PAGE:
Welcome to Food or Comics?, where every week we talk about what comics we’d buy at our local comic shop based on certain spending limits — $15 and $30 — as well as what we’d get if we had extra money or a gift card to spend on a splurge item.
If I had $15, I’d buy Boys #70 (only two issues until the big finale) and Classic Popeye #2, IDW Publishing’s ongoing series of reprints devoted to Bud Sagendorf comics from the 1940s, as the first issue was much more fun than I expected it to be.
If I had $30, I’d put those comics back, but would be stuck between a couple of books. The first would be Aya: Life in Yop City, which collects the three previous Aya books by Marguerite Abouet and Clement Oubrerie in one volume. These are great, funny comics, full of life and observation regarding a culture — in this case African culture — most Westerners know nothing about.
There’s also A Chinese Life, a massive doorstop of a memoir by Chinese artist Li Kunwu (with help from writer Philippe Otie) chronicling his life and times. Kunwu lives through some of modern China’s most tumultuous periods, including the Cultural Revolution, and hopefully his book will, like Aya, humanize a time and culture that for many is just a few lines in their history book.
Finally, there’s Message to Adolph, Vol. 1, one of Tezuka’s final works, set during World War II, about three people named Adolph, one a Jew, the other a German boy living in Japan, and the third the fuhrer himself. Originally published by Viz about two decades ago, Vertical has taken it upon themselves to put out a newly translated version which is great news for those that missed this great manga the first time around.
Is there a greater splurge purchase this week that Dal Tokyo, the collected version of Gary Panter’s off-kilter comic strip? I plugged this book last week, but it deserves another one. I’ve been waiting for this book for awhile.
For the scholarly comics type, the splurge of the week might be Crockett Johnson and Ruth Krauss, a look at the creator of Barnaby and Harold and the Purple Crayon and his wife, a children’s author with whom he frequently collaborated.
Welcome to Food or Comics?, where every week we talk about what comics we’d buy at our local comic shop based on certain spending limits — $15 and $30 — as well as what we’d get if we had extra money or a gift card to spend on a “Splurge” item.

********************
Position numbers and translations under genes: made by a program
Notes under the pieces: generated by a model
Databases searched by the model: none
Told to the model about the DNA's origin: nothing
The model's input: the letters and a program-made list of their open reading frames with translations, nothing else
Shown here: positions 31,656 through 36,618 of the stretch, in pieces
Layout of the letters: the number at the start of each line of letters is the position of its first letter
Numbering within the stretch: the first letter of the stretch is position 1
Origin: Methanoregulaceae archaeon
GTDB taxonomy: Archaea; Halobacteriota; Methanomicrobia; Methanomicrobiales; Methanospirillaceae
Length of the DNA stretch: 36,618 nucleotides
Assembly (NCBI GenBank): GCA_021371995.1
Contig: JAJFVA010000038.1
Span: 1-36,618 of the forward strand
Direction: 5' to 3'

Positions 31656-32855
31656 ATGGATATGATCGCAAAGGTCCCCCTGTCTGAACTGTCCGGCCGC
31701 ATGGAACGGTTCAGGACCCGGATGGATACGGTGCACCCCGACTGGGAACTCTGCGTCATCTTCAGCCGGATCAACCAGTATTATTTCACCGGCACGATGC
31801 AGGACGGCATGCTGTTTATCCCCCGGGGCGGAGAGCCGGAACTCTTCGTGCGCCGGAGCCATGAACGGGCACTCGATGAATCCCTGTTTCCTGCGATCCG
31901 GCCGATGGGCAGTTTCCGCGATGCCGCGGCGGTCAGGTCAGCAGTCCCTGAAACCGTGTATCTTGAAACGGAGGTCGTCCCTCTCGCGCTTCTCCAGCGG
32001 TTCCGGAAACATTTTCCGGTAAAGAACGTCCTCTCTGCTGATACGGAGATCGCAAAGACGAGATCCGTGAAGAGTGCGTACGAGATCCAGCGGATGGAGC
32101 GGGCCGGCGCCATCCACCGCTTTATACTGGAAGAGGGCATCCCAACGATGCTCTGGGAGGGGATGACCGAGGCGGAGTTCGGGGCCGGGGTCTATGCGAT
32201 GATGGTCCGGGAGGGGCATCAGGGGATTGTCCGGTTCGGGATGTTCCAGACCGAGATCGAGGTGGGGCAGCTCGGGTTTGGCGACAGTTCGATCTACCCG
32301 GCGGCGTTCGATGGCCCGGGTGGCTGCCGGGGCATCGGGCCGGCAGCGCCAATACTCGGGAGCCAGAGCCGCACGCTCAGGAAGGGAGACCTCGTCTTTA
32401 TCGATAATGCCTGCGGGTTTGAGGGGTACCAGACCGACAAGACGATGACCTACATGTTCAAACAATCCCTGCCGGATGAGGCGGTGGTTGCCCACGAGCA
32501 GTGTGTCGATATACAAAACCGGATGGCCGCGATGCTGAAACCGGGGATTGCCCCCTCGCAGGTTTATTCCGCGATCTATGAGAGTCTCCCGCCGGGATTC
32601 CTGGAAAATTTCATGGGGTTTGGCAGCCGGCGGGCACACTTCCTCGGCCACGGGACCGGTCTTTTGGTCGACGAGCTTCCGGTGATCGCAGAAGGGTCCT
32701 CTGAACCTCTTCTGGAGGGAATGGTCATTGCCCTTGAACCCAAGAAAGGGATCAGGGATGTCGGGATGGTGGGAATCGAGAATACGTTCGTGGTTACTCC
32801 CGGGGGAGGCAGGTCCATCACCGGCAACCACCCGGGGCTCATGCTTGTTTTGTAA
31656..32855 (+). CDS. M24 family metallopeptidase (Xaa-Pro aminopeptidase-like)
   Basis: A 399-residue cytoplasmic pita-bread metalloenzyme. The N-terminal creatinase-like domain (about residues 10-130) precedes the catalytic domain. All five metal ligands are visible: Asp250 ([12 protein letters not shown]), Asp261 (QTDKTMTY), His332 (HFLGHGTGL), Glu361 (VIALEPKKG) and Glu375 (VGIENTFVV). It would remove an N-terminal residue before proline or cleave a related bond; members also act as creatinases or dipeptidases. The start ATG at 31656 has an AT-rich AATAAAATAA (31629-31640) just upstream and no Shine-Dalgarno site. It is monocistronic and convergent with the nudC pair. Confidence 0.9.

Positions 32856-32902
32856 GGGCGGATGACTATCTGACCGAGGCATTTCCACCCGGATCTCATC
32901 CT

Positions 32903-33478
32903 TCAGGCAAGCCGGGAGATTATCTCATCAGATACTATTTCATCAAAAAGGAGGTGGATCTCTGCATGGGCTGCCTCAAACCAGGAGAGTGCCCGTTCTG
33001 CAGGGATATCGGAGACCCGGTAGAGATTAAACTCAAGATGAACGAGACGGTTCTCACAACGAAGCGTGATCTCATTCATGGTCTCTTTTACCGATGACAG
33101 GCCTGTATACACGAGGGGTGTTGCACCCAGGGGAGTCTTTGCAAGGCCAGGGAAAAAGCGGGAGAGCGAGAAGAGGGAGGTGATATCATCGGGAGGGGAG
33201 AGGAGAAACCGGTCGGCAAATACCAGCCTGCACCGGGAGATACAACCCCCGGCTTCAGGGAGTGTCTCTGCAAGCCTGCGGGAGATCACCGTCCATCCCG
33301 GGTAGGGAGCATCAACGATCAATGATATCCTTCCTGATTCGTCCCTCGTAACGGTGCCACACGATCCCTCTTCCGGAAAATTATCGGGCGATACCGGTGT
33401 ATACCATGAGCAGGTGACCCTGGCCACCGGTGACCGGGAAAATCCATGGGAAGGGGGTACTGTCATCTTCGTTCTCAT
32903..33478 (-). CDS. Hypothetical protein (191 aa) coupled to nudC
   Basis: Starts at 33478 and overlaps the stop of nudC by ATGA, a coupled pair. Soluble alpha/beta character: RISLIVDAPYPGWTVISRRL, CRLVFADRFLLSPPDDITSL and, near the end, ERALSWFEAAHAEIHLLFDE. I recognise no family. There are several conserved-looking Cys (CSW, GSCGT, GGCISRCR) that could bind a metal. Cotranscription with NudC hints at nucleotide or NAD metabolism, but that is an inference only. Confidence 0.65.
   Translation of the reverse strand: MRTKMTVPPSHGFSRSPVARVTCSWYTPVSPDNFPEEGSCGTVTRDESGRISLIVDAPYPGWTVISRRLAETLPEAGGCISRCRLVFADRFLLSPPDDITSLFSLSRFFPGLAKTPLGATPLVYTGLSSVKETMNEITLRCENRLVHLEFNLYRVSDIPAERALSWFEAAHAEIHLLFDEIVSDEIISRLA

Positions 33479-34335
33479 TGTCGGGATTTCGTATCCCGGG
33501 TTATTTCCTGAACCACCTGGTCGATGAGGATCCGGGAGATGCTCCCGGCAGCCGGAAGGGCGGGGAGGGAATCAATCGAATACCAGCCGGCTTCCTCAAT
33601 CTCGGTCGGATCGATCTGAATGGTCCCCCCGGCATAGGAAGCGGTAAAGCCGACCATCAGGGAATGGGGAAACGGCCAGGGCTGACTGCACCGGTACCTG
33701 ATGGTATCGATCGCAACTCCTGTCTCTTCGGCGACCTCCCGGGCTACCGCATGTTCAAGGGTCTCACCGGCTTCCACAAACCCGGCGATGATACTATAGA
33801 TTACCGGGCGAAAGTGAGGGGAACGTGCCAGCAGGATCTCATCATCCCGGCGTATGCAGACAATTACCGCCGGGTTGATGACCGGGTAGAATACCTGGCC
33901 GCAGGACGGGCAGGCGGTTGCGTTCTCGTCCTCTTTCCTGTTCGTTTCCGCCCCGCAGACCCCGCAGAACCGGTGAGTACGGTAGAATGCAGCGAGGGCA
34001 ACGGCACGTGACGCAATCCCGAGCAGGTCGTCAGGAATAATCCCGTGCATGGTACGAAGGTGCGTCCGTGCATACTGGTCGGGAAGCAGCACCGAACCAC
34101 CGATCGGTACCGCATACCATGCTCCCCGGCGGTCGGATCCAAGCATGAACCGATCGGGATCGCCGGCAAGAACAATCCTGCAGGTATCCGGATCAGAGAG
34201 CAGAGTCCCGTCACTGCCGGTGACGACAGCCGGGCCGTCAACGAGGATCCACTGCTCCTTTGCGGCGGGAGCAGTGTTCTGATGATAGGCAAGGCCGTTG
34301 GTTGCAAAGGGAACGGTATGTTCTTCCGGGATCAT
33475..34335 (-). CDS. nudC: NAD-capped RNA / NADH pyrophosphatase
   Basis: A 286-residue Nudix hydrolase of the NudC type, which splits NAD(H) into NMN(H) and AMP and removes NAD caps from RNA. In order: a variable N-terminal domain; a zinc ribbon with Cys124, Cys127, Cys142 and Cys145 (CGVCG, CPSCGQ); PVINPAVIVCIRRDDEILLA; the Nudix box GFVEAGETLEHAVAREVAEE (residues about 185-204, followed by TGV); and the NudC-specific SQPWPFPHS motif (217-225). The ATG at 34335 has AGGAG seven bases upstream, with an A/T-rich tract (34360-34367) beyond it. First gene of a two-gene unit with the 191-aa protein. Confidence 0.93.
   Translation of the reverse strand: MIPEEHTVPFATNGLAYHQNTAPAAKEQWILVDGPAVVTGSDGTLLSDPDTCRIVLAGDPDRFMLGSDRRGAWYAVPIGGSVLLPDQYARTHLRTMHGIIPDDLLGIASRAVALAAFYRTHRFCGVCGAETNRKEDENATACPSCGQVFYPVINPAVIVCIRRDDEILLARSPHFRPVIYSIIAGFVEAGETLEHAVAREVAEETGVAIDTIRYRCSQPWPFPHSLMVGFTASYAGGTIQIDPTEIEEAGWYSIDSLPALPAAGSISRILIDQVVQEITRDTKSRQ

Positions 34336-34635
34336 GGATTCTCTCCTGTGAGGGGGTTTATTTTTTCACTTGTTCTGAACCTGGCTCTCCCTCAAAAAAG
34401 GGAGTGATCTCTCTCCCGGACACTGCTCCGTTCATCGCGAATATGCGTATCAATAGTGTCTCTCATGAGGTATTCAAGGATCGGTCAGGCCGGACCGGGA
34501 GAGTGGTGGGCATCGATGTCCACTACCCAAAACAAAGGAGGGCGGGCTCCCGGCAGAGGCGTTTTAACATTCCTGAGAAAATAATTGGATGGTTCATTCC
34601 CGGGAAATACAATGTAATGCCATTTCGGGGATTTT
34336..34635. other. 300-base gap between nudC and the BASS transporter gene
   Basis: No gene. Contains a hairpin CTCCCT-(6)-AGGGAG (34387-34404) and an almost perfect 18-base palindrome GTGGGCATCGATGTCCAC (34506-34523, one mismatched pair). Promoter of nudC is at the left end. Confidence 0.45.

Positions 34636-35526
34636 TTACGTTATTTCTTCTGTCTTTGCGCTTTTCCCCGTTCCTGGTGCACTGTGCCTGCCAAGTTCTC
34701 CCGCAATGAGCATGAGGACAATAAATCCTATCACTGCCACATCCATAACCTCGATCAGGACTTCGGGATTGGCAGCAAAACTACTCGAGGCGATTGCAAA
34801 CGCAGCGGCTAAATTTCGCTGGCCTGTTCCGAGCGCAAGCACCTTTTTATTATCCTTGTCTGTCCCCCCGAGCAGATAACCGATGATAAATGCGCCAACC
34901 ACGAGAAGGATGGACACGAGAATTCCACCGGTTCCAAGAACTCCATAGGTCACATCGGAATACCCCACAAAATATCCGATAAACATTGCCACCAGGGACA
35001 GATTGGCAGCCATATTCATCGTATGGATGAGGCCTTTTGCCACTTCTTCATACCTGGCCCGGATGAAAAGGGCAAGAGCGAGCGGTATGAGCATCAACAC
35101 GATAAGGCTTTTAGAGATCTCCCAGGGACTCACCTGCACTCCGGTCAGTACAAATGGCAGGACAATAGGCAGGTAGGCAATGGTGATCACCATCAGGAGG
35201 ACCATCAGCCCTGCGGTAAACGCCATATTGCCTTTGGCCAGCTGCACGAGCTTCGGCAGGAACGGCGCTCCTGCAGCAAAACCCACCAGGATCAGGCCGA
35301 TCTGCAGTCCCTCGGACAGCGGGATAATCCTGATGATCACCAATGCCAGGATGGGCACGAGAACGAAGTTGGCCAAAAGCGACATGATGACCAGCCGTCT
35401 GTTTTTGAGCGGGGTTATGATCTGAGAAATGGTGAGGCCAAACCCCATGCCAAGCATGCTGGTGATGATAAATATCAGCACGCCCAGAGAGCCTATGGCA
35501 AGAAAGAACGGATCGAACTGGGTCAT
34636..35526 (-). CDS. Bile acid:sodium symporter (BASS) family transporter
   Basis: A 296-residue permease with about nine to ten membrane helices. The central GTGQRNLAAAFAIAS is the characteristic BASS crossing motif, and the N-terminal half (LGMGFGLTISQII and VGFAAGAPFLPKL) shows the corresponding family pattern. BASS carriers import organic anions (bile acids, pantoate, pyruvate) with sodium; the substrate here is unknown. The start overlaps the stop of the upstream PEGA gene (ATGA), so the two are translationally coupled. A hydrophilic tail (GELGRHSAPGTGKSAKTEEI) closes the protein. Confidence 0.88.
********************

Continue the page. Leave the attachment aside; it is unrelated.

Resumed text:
If I had $15, I’d grab with two hands the new issue of Orc Stain #7 (Image, $2.99). Stokoe is one of the few people in mainstream comics blending storytelling in art and writing seamlessly, creating an organic piece of work that’s as good to eat as some of the fictional food he presents in the book. Spaceman #4 (DC/Vertigo, $2.99) has, in its short run, showed the best of what can be done at Vertigo and is pretty exhilarating, especially if you re-read it from the beginning. After that I’d pick up my regular double-shot: Invincible #89 (Image, $2.99) and Walking Dead #94 (Image, $2.99), and then top it off with The Twelve #10 (Marvel, $2.99). I’m appreciative Marvel and the creators saw fit to see it through, and the story’s all the better for it.
If I had $30, I’d go all company-owned super heroes. Avengers #23 (Marvel, $3.99) for the continuing fight against HYDRA by Brian Michael Bendis and Daniel Acuna. Acuna’s really (finally) had a chance to blossom on this book and I hope he sees it through for a good long while. After that I’d get FF #15 (Marvel, $2.99), which has silently outstripped Fantastic Four in my book; the added bonus for this issue particularly is seeing artist Nick Dragotta on this book. I’d wrap it all up with Batman Beyond Unlimited #1 (DC, $3.99). I’ll admit I missed out on the complete fervor of Batman Beyond, but I’m excited by Dustin Nguyen and Adam Beechen’s work and the possibilities of them taking on a future rendition of Batman and the JLA.
And if I could splurge, I’d check out the overlooked Key Of Z TPB (Boom!, $14.99). New York City street warfare told against the backdrop of a zombie apocalypse? Sounds like my kind of book. Newcomer artist Aaron Kuder’s got an interesting style that I’d been meaning to check out, and this gives me just that chance.